Patients who have implantable cardioverter defibrillators with certain wire leads made by St. Jude Medical should have X-rays or other imaging alternatives to check for abnormalities in the insulation surrounding the lead, the Food and Drug Administration said in a safety advisory on Aug. 16. The manufacturer recalled the “Riata” and “Riata ST” leads last November after reports of premature erosion of the insulation around the electrical conductor wires, which may malfunction and lead to potentially life-threatening abnormal heart rhythms.
The agency is requiring the device maker to conduct post-market surveillance studies, and cautioned against routine removal of leads without careful evaluation of benefits and risks to individual patients.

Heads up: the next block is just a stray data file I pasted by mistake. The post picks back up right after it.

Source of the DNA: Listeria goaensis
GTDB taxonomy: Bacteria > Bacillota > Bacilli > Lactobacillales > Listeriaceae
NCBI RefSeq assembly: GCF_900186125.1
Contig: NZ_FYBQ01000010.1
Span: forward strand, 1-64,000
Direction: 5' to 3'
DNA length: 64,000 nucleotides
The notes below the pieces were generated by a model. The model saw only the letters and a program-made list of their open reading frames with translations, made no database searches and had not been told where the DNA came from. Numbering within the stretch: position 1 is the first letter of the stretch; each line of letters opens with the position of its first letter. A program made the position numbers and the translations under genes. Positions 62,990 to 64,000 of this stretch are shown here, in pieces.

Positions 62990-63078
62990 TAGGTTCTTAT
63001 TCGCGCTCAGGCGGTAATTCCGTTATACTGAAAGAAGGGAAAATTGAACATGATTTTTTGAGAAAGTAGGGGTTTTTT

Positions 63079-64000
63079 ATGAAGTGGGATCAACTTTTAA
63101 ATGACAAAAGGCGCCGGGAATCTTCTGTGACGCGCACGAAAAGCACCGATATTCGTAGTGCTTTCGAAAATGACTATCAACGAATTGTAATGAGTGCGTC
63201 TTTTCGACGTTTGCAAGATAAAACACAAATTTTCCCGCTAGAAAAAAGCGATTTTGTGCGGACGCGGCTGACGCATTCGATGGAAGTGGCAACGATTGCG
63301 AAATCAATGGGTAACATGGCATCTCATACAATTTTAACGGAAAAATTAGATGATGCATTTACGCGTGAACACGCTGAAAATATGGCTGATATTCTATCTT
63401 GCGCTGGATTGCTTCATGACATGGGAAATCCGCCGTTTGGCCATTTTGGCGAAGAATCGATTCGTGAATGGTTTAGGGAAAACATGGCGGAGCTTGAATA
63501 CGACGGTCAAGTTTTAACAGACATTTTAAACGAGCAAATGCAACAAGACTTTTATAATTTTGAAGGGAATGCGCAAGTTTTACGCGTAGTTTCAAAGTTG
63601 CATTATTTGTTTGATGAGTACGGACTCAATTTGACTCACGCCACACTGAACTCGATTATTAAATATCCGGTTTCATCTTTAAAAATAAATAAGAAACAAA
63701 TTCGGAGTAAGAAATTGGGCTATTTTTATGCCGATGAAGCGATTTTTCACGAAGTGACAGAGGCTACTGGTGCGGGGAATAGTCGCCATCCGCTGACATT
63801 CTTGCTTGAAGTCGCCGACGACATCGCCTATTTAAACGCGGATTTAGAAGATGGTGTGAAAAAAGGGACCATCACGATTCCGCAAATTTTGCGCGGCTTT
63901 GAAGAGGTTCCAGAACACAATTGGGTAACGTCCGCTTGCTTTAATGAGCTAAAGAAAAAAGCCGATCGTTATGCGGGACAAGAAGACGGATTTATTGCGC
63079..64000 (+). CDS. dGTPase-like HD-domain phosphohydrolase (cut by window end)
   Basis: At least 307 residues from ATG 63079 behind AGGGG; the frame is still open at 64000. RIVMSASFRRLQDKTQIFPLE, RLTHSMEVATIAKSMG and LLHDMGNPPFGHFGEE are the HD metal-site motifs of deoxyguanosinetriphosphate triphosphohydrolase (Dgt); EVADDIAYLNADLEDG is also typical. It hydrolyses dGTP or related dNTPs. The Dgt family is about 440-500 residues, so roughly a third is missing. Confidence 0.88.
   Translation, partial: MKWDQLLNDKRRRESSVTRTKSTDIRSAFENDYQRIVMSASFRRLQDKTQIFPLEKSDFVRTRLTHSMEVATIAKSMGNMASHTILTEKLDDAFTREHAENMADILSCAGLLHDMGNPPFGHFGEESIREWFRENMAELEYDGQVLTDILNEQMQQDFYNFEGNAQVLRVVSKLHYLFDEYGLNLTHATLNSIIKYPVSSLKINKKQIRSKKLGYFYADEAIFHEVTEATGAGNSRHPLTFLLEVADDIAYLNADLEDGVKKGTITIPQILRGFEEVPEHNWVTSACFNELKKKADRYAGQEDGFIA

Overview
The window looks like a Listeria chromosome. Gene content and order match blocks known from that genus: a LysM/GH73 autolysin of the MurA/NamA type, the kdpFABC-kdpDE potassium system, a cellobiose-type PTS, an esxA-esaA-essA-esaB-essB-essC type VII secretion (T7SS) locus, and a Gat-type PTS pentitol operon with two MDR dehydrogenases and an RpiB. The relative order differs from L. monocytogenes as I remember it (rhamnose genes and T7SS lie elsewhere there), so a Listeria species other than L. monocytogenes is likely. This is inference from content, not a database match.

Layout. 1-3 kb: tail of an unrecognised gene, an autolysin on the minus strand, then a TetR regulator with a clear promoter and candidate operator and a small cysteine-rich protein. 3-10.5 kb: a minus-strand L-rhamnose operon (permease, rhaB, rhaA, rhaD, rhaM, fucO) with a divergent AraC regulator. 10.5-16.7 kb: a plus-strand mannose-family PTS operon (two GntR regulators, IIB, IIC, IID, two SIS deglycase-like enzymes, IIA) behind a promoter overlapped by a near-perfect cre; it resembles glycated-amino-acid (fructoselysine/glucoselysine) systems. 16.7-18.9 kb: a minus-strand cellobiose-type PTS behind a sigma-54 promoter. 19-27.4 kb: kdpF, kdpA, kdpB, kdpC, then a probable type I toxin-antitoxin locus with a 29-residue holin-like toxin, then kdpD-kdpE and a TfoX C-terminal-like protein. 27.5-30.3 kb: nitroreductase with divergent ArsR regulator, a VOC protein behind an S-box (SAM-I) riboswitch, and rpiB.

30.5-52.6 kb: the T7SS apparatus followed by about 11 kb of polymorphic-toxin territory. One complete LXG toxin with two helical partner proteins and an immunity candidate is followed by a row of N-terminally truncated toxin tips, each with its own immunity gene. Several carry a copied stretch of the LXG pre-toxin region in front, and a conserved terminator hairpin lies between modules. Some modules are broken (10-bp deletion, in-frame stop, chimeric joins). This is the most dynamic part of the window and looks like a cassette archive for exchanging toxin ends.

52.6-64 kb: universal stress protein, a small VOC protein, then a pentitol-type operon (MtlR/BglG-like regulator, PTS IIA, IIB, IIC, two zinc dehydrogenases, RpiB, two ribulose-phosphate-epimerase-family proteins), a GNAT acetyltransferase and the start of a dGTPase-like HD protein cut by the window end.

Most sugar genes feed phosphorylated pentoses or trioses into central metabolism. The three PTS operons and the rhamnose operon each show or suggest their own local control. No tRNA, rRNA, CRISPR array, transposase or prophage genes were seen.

“The majority of Riata and Riata ST leads, including those that show signs of electrical conductor migration or externalization, continue to function normally and provide life-saving support for patients,” said Jeffrey Shuren, M.D., director of FDA’s Center for Devices and Radiological Health. “However, the agency does not have enough information to determine the frequency and timing of insulation failure in these leads; therefore, the post-market surveillance studies will ensure that health care professionals and patients get the data they need to better guide clinical management decisions.”